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Dr. Tommy Curry Drops Science: Why The Concepts Of Color Blindness And Intersectionality Are Dangerous

Dr. Tommy Curry Drops Science: Why The Concepts Of Color Blindness And Intersectionality Are Dangerous

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Photo of Dr. Tommy J. Curry. Courtesy of https://philpeople.org/profiles/tommy-j-curry-curry

Philosopher Tommy Curry says it’s a mistake to follow the philosophies of color blindness and intersectionality and it may be dangerous.

The Oxford Dictionary defines intersectionality as “the interconnected nature of social categorizations such as race, class, and gender, regarded as creating overlapping and interdependent systems of discrimination or disadvantage.”

Meanwhile, color blindness is “rooted in the belief that racial group membership and race-based differences should not be taken into account when decisions are made, impressions are formed,
and behaviors are enacted,” according to a paper published in 2012 by the Association for Psychological Science entitled “Racial Color Blindness: Emergence, Practice, and Implications“.

Those who follow the philosophy of racial colorblindness believe that “color blindness can prevent prejudice and discrimination is straightforward: If people or institutions do not even notice
race, then they cannot act in a racially biased manner,” according to the paper, written by Evan P. Apfelbaum, Michael I. Norton, and Samuel R. Sommers.

Others believe that race should always be acknowledged and that not doing so can be dangerous.

When the two philosophies meet under the guise of colorblind intersectionality, it “refers to instances in which whiteness helps to produce and is part of a cognizable social category but is invisible or unarticulated as an intersectional subject position,” wrote Devon W. Carbado, professor of law at the University of California, Los Angeles (UCLA), School of Law, in a 2013 research paper entitled “Colorblind Intersectionality.” The paper was published by the Journal of Women in Culture and Society.


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Colorblind intersectionality allows people to disregard racism and its historical affects and purposes, noted Curry during an interview at the HowTheLightGetsIn Festival 2022, a philosophy and music festival hosted by the Institute of Art and Ideas.

Dr. Curry is considered one of the most prolific U.S.-born race philosophers. Raised in Lake Charles, Louisiana, he is a professor of Africana philosophy and Black male studies at the University of Edinburgh in the U.K. In 2018, Dr. Curry won an American Book Award for his book, “The Man-Not: Race, Class, Genre, and the Dilemmas of Black Manhood.”

“People have thought that racism is an illusion, something that can be admitted or not admitted, spoken about or something that’s not be spoken about and somehow that decreases its power,” said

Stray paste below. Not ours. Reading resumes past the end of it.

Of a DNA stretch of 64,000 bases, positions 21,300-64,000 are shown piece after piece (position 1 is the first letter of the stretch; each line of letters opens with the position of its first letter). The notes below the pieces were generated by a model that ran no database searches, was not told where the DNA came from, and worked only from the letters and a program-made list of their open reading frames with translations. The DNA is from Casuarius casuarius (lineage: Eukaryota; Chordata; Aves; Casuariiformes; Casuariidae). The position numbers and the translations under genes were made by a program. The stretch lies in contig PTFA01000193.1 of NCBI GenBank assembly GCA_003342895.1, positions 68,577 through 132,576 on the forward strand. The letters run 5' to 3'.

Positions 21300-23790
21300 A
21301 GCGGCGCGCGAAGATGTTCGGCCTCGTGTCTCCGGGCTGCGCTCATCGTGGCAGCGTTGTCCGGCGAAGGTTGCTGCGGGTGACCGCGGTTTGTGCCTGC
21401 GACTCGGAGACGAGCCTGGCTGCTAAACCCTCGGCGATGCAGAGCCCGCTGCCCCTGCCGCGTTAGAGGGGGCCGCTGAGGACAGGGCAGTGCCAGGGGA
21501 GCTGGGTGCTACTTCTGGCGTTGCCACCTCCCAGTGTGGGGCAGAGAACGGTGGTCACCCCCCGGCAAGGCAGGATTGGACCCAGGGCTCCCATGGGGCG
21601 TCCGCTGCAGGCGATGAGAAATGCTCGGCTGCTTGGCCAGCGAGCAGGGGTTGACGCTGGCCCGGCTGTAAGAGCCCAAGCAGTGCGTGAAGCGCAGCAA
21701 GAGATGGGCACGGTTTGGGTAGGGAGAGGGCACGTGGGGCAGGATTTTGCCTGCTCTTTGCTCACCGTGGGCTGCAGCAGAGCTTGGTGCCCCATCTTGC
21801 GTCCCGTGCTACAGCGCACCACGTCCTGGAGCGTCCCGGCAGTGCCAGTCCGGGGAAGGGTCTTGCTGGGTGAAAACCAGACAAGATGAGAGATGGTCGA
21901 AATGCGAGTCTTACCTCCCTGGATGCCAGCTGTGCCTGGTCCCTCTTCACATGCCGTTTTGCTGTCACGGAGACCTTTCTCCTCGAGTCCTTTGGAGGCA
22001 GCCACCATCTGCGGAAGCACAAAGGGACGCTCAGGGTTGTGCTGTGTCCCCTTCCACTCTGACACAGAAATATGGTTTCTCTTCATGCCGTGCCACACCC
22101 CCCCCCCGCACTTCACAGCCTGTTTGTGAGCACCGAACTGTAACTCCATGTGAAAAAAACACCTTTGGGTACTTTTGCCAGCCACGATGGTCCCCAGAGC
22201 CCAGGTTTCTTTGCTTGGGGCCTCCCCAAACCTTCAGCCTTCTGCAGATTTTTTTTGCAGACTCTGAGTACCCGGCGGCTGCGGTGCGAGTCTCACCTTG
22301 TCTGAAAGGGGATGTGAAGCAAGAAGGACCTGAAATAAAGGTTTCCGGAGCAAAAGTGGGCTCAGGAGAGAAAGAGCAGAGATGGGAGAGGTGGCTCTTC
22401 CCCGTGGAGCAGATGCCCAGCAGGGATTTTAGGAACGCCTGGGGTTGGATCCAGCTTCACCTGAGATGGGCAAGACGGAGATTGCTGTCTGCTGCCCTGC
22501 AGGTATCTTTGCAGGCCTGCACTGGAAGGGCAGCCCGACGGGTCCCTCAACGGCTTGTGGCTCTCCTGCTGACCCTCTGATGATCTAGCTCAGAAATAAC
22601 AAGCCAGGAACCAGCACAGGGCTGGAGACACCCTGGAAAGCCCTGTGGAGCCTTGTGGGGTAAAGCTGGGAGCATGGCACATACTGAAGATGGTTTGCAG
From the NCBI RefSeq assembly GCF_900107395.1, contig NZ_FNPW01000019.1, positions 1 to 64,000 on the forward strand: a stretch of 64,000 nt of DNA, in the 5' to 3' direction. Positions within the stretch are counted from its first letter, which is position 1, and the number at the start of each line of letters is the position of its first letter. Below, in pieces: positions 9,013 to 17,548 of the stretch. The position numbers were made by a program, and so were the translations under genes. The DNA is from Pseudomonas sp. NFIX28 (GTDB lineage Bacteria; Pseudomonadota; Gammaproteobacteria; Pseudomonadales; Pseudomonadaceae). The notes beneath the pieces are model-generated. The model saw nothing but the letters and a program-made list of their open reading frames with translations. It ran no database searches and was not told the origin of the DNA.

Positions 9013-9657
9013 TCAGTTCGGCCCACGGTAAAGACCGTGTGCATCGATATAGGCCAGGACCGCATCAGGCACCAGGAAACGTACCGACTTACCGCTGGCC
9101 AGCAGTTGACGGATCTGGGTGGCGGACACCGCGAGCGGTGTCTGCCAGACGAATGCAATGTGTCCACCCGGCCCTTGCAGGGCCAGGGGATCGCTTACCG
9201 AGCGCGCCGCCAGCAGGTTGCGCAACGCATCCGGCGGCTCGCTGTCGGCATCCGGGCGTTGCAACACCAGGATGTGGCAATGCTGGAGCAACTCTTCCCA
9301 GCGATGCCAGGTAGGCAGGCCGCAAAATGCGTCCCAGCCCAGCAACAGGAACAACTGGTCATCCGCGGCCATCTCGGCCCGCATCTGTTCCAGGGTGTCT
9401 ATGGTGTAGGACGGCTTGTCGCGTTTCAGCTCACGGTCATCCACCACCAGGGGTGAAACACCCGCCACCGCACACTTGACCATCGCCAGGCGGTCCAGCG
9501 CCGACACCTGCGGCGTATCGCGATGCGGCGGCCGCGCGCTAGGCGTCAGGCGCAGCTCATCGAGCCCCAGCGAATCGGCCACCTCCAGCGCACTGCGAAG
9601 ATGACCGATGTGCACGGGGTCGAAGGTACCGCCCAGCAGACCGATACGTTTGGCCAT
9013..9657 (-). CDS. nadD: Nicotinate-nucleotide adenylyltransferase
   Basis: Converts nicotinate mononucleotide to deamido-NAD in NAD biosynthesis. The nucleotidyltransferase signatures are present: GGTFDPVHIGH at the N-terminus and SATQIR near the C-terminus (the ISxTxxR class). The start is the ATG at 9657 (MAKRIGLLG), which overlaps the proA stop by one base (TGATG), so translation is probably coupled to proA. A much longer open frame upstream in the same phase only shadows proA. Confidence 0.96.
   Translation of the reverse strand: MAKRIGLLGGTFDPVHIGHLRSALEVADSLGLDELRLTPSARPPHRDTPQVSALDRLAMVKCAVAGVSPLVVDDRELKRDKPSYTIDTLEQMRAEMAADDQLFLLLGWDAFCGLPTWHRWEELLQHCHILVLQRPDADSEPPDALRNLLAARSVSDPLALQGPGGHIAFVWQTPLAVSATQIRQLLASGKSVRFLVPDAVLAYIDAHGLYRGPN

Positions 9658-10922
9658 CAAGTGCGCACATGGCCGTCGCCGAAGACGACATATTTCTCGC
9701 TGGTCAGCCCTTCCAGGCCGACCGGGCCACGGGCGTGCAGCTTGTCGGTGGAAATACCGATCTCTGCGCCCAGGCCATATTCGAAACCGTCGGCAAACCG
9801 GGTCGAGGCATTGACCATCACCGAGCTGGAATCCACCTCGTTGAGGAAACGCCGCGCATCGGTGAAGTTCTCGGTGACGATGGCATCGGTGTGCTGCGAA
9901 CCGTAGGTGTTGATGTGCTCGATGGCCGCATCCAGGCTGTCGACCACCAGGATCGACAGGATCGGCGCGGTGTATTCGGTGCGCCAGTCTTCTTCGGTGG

Curry, explaining why the cultural predilection toward color-blindness is dangerous. During his discussion, he also explored why the Intersectionality approach to race is problematic. It can lead to anachronistic readings of different identities, such as Black males, throughout history.

He explained that intersectionality assumes Black people only think of racism and not other social issues or the social issues connected to racism.

He added that color blindness “is a very dangerous habit…rather than seeing how economic barriers and how people’s lives are affected, liberals theorize such that racism is an individual bias.” In other words, if you deal with individual bias, then racism is solved. According to Curry, color blindness fails to look at systemic racism.

Injecting sex via intersectionality dilutes the civil rights that “Black people died fighting for, marched for,” Curry said. “And you ten have white women, because of the injection of gender, benefiting from things like affirmative action” instead of the people it was intended to aid.

Also, by injecting gender, intersectionality separates out the Black woman as having achieved more than the Black man, and then Black man is then dehumanized or looked at as lesser, Curry pointed out.

“For a long time, Black people were understood not to have the gender; they weren’t seen as men and women,” he explained. “You saw Black men protesting (in the 1960s) with signs that said, ‘I am a man.’ Black men were still referred to as boys…So when you have intersectionality it is applying the same general identities throughout history, when you say what applies today also applied in the 1960s when Black people were thought to be animals, I have a problem with that.”

Curry stressed that one can not ignore the ways people are dominated, colonized, and exterminated, and that this was done to “eliminate and target the men of a race or ethnicity.”

Intersectionality, he said, “would lead you to believe that Black women suffer double — from race and gender — but that is not the case when you look at, for example, police killings. It is Black men who have suffered the most.”

Color blindness and intersectionality, Curry said, misunderstand racism.

“Racism is primarily a form of discrimination and violence that aims to eliminate males of a certain group,” he said. The true motives or racism, he emphasized, must be recognized.

Photo of Dr. Tommy J. Curry. Courtesy of https://philpeople.org/profiles/tommy-j-curry-curry